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The BBC's Jane Goddard
"People still live and ski on its slopes"
 real 28k

Wednesday, 15 March, 2000, 17:31 GMT
Living with a volcano
Etna
Mount Etna: The Big Lady
By Jane Goddard in Sicily

Mount Etna, Europe's tallest and most active volcano, has been treating skiers in the area to a show of pyrotechnics.

At 3,274 metres (10,741 feet), this famous volcano stands on the point where, in geological terms, Africa meets Europe.

Catania: Close to Mount Etna
Catania: Close to Mount Etna
Its slopes are scattered with villages. Catania lies just 26 kilometres (16 miles) away.

Recently, Etna has been erupting every two or three days.

People still live and ski on its slopes which are covered in snow and ash.

However, vulcanologists studying earth movement in the area say it is becoming more active with more voluminous eruptions of lava.

Violent episodes

It is full of molten magma and could pose a real threat to thousands of people.

Dr Boris Behncke is a vulcanologist from Catania University and says that the cone of the south-east crater has grown by some 80-90m since late 1998.

Mount Etna in Sicily
Mount Etna in Sicily
"During the last month, we've seen 35 very brief, very violent episodes," he said, noting that lava fountains had reached 800m.

"A very powerful jet of incandescent lava occurred at the southernmost vent in the summit area of the south-east crater cone.

"Observers at the Torre del Filosofo mountain hut saw the top of the fountain rise high above their heads, and soon a downpour of bombs and scoriae forced them to search shelter at the building from where they were able to watch the awesome spectacle in relative safety."

Concrete blocks

Our first stop was the site of the last major eruption in 1992.

The scene resembled the images of news footage from the last time lava flowed eight years ago.

Abandonned building ruined by the eruption of 1992
Abandoned building ruined by the eruption of 1992
A few buildings stand abandoned near the location where the lava flow stopped.

On this site, the locals have erected a statue of the Madonna.

At the time of the eruption, Sicilians prayed while vulcanologists threw concrete blocks in the path of the lava.

One of the two methods must have worked as the village still stands.

As it was not destroyed, people still live there where they are building more homes.

Lava flow

Dr Behncke said that the locals understood Etna.

"Many have evacuated at least once in their lives. But they are all hoping it won't happen again. Or if it does, it will be the other side of the volcano."

Farmer Giuseppe: Uses volcanic ash as fertiliser
Farmer Giuseppe: Uses volcanic ash as fertiliser
If an eruption does occur, Sicily might not be ready for it.

"I think in the next few years there will be a major eruption and when it does happen, depending on the force of the eruption and the amount of lava flow it could be a very dangerous thing," Dr Behncke said.

Giuseppe, who has lived in this area all of his life, is ploughing the latest showering of ash into his terraced land.

The volcano constantly rains ash on his asparagus crop.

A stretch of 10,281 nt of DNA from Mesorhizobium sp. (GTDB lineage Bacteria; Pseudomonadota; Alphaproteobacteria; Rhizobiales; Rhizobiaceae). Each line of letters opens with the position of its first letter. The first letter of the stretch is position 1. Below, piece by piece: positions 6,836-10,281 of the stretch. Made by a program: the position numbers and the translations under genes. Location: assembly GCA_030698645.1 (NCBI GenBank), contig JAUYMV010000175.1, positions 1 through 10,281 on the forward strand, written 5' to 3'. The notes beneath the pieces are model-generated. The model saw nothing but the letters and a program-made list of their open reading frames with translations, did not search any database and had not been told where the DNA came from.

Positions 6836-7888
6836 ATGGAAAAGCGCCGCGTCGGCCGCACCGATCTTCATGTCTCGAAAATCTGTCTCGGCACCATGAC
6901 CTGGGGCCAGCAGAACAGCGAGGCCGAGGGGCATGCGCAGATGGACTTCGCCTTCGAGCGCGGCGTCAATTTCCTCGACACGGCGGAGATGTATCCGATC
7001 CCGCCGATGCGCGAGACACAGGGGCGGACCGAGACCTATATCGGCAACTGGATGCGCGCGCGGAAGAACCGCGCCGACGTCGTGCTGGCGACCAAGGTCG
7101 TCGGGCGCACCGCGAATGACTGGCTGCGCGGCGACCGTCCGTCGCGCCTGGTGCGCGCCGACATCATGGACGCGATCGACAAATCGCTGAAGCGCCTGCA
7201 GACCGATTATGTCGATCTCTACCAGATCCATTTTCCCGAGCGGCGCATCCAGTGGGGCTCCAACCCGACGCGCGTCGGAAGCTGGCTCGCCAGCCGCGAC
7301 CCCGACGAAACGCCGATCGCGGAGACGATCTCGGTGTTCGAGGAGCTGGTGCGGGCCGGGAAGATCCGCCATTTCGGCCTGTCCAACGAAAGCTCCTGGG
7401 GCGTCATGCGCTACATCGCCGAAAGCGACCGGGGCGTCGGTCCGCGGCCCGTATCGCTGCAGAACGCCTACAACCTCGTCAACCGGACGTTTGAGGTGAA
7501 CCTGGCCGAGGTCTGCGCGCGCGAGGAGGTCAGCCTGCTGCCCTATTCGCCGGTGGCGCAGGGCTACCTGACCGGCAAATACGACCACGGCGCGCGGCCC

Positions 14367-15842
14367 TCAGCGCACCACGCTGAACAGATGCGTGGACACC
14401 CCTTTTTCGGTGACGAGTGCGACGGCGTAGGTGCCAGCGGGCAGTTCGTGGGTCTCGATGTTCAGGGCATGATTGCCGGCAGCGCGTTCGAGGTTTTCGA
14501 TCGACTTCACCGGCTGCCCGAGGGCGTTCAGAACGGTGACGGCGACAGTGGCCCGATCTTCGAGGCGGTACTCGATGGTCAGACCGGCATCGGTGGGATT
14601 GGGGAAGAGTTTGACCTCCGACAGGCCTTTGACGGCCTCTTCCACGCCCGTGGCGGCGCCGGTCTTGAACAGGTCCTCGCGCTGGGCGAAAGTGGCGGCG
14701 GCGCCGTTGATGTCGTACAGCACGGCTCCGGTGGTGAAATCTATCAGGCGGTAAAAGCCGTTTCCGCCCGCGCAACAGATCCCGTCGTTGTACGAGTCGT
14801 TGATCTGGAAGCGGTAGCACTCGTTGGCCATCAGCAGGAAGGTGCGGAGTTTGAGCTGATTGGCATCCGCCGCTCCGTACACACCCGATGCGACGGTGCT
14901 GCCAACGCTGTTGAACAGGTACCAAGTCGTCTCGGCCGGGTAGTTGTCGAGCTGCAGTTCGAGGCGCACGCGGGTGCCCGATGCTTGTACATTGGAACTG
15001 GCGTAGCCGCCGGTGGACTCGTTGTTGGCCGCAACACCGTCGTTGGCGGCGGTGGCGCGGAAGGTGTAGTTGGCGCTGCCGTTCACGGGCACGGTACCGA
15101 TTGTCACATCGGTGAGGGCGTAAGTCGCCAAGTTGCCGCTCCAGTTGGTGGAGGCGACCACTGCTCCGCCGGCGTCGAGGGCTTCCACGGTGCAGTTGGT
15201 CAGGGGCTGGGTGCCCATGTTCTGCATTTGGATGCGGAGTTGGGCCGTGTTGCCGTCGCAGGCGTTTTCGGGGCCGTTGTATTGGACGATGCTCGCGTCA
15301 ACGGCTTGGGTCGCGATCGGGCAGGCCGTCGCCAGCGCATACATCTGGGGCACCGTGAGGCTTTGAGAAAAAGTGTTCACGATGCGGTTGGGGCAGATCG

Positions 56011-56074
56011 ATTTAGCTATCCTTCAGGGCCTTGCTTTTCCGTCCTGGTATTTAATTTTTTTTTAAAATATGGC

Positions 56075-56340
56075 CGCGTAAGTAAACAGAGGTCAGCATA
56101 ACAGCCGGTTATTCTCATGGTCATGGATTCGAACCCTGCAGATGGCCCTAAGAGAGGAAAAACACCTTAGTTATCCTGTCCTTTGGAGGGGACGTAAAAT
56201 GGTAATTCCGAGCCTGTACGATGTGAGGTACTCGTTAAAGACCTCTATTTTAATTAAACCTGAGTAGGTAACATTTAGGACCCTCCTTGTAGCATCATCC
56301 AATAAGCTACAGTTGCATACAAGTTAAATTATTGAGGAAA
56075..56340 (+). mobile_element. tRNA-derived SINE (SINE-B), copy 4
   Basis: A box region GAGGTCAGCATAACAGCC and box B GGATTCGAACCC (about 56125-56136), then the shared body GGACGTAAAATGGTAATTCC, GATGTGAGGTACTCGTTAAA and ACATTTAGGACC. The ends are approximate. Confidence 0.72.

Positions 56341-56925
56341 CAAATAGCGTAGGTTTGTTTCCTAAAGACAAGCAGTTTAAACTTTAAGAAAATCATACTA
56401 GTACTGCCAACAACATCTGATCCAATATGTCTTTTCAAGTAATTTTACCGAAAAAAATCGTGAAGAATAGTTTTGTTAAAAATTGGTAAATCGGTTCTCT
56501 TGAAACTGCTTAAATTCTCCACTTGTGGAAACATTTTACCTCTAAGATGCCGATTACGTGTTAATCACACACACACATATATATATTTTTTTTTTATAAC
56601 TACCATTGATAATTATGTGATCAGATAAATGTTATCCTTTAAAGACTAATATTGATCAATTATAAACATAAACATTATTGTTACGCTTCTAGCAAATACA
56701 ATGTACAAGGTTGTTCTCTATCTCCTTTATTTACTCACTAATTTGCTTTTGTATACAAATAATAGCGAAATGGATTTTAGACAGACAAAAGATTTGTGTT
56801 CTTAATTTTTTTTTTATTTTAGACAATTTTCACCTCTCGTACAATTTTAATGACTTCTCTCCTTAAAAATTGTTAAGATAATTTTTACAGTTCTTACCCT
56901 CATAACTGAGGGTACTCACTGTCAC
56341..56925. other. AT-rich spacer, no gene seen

The Big Lady

To Giuseppe, the ash represents a welcome source of fertiliser that has helped to make the slopes around Etna a successful farming area.


It's like a family member - we call her the Big Lady

Giuseppe, Etna resident
"It's like a family member - we call her the Big Lady," he enthuses.

"She's always there and she talks to us so we treat her like a member of the family."

The activity of the past few years has been at the summit and largely harmless.

However, Dr Behncke has found trends in Etna's activity which show that this type of volcanic behaviour is followed by lava bursting out of the sides as happened in 1992.

Tourist attraction

With a few smoke signals, Etna let us know that she was alive and well - but we were not treated to any fireworks.

Etna is also a major tourist attraction. If you fancy skiing on a live volcano, Etna is the place to do it

Mount Etna: Ski holidays
Mount Etna: Ski holidays
There are two ski resorts on the mountain, though one was closed due to a covering of ash - not the sort of black run you really want.

In the view of our guide, Etna is due to erupt from the sides.

As I wound my way back down the volcano by car, the south-east crater could be seen menacingly but quietly glowing red in the darkness

On my return to London, Dr Behncke advised me by e-mail that the crater had erupted early on the previous Sunday.

With the Big Lady it seems, there is no room for complacency.


"A downpour of bombs and scoriae"
Since our visit, she has gone off again. In Boris Behncke's words: "8 March 2000. After another period of relative calm of slightly more than 4 days, the south-east crater erupted again sometime around 0900," he wrote.

"The eruptive episode was preceded by increased lava outflow on the northern flank of the cone.

"Slow effusion of lava from vents on the southern base of the south-east crater cone continued for about two days."

Let us just hope that the Big Lady does not really sing.

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See also:

20 Feb 99 | Europe
Etna threatens eruption
13 Feb 00 | Europe
In pictures: Etna erupts
02 Jul 98 | Europe
Mount Etna's surprise eruption
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